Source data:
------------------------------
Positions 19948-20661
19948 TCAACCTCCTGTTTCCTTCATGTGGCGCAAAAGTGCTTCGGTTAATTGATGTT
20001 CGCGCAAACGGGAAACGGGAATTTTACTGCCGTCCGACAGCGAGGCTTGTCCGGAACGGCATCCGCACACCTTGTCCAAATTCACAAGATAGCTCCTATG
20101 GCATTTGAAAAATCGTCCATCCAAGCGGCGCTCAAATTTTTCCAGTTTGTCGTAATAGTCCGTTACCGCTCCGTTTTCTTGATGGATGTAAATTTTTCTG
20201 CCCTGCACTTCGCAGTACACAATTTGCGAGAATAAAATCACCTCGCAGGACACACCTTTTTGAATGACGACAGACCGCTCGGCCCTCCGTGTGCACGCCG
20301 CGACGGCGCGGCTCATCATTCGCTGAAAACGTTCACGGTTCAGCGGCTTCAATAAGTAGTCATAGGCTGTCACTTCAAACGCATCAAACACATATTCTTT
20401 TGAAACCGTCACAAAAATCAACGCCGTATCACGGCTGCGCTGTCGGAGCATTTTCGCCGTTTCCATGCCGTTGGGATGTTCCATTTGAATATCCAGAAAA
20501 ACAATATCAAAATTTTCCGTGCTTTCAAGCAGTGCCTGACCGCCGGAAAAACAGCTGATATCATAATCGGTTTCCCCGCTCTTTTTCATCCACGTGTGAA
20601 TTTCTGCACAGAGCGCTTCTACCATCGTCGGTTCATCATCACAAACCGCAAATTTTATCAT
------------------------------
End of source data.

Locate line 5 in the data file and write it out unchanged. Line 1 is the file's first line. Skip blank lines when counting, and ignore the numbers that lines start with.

20201 CCCTGCACTTCGCAGTACACAATTTGCGAGAATAAAATCACCTCGCAGGACACACCTTTTTGAATGACGACAGACCGCTCGGCCCTCCGTGTGCACGCCG